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Deadlock in Pakistan-India water talks


News Analysis |

No headway has been made in talks on usage and distribution of water between India and Pakistan. The talks began two days ago in Lahore when the Indian Delegation visited Pakistan.

The visiting delegation was headed by its Commissioner, PK Saxena while his Pakistani counterpart was interim Commissioner Syed Meher Ali Shah. The issue that was to be discussed was the construction of the Paka Dul and Lower Kalnai dams on the river Chenab.

The Paka Dul is set to have an installed capacity of 1000 MW and is being built on river Marusadar, a tributary of the river Chenab in district Kishtwar of Indian Occupied Kashmir. The dam to store water would be of 167 meters high, 10 km in length with four powerhouses each of 250 MW. The Lower Kalnai dam is also a hydropower project with a capacity of 48 MW. Its height will be 40 meters with a tunnel for diversion of water to be of 4.25 kilometers in length.

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The problem with these dams is that they are being built on the river Chenab or its tributaries. The use of this river, along with the Indus and Jhelum was accorded for exclusive to Pakistan under the Indus Water Treaty, albeit under some conditions. Under Article VIII of this treaty, permanent Indus Water Commissions were established in both countries to discuss and resolve any ongoing matters that fall within the purview of the IWT. The Pakistani Commission, led by Mr. Shah conveyed to the Indian delegation that the dams being built are not legal, as per the IWT.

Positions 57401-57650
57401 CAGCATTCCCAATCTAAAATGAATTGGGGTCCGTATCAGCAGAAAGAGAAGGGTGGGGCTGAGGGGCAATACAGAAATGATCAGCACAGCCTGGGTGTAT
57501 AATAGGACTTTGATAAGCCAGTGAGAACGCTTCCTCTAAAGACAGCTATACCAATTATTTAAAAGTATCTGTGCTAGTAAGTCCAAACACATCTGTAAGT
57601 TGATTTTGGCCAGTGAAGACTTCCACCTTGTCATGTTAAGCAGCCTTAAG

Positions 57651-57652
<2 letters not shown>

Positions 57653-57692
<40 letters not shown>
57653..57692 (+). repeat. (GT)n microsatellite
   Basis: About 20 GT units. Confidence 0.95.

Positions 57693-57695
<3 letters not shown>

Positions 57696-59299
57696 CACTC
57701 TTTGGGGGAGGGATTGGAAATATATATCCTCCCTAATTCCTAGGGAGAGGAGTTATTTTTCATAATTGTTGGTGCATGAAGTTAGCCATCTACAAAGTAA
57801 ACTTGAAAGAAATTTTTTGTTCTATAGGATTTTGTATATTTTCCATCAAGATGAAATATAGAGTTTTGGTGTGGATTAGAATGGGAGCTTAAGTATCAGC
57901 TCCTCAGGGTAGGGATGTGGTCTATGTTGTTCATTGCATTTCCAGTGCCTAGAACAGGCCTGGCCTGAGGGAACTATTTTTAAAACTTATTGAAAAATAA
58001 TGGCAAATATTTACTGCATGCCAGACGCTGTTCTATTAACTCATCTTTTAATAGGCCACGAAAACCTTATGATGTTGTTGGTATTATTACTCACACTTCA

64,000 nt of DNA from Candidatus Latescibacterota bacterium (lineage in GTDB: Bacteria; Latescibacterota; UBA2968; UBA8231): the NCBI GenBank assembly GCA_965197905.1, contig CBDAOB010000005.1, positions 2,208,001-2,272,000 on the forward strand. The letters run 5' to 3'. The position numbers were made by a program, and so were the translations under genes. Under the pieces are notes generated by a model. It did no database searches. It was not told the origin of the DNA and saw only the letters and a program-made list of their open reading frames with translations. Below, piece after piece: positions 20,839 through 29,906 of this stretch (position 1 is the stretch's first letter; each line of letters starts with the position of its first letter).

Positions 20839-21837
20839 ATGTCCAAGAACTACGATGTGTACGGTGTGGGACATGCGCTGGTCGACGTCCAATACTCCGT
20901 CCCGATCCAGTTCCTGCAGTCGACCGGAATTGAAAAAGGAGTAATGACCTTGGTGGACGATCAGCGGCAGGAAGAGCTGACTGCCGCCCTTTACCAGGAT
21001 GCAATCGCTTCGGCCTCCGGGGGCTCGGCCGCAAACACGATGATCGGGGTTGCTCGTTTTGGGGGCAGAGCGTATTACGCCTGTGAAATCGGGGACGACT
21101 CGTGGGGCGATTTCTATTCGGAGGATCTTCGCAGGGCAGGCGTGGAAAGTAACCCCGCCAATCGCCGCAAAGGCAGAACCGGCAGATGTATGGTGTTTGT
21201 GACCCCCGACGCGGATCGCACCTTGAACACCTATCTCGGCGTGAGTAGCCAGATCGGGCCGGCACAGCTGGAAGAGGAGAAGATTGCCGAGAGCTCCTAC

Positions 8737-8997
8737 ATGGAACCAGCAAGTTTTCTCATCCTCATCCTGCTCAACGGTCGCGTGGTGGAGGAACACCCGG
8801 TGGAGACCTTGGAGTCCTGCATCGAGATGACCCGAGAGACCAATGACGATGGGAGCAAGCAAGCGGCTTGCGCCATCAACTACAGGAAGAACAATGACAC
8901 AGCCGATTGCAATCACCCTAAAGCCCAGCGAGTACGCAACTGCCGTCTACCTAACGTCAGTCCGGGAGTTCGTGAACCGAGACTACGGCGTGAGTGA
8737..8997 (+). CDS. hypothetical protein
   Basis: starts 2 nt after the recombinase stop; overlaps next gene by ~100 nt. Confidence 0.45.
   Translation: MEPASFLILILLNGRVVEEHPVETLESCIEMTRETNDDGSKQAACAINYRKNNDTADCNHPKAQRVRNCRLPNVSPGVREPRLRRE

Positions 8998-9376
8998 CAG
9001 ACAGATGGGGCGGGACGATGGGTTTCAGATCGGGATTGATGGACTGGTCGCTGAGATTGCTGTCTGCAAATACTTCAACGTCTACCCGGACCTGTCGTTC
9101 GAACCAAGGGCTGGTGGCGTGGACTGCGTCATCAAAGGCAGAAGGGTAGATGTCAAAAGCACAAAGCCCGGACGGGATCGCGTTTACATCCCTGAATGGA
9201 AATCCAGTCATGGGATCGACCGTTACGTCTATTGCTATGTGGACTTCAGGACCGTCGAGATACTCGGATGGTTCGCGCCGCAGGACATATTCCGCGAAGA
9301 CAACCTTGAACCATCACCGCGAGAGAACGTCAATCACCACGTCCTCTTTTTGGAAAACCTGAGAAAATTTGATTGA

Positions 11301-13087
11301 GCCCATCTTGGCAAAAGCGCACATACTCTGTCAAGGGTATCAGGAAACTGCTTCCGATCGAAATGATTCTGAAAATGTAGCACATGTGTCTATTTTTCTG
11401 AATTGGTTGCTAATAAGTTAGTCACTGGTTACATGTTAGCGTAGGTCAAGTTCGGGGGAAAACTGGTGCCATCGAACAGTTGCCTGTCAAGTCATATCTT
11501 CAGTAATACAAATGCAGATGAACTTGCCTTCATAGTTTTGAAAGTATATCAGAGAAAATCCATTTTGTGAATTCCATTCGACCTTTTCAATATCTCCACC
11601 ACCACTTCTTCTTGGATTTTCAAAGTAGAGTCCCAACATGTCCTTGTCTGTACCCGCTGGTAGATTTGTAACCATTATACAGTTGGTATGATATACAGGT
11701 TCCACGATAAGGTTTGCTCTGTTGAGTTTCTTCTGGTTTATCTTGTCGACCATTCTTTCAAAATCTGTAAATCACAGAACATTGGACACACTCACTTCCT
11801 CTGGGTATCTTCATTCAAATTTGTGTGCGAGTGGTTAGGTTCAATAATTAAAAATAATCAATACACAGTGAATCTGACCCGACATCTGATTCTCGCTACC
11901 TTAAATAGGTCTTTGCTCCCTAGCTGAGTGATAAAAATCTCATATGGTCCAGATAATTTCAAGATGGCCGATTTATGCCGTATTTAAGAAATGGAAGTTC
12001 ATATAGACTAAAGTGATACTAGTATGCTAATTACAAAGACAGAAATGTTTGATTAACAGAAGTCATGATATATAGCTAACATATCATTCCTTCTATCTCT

At first, Mr. Saxena reportedly said that his team would convey Pakistan’s concerns to the Indian government. This is not the first time in recent years that there have been strong differences between the two neighbors over the distribution of water under the IWT. Over a decade, the matter of the Baglihar dam, a run of the river project built on the river Chenab, made the news. A neutral expert was approached under article IX, annexure F of the IWT by both parties for arbitration to give an expert determination. Three out of four objections raised by Pakistan were accepted in what Islamabad termed “a victory”. New Delhi, too, however, claimed it hadn’t lost the verdict.

Similarly, the Kishanganga dam on the Neelum river was also objected to by Pakistan. In this case, the matter was taken up to the Permanent Court of Arbitration. The partial award of the PCA said, ”India may accordingly divert water from the Kishenganga/Neelum River Hydro-Electric Plant…in such a way as to maintain a minimum flow of water in the…river.” The issue of the Paka Dul dam got media attention in 2012 as well. Pakistan raised its objections but to no avail apparently. In the water talks held this week, the Indian side shows no sign of abutting. As things stand, the dam may well go through like the previous ones did. Merely raising objections don’t seem to be achieving a lot.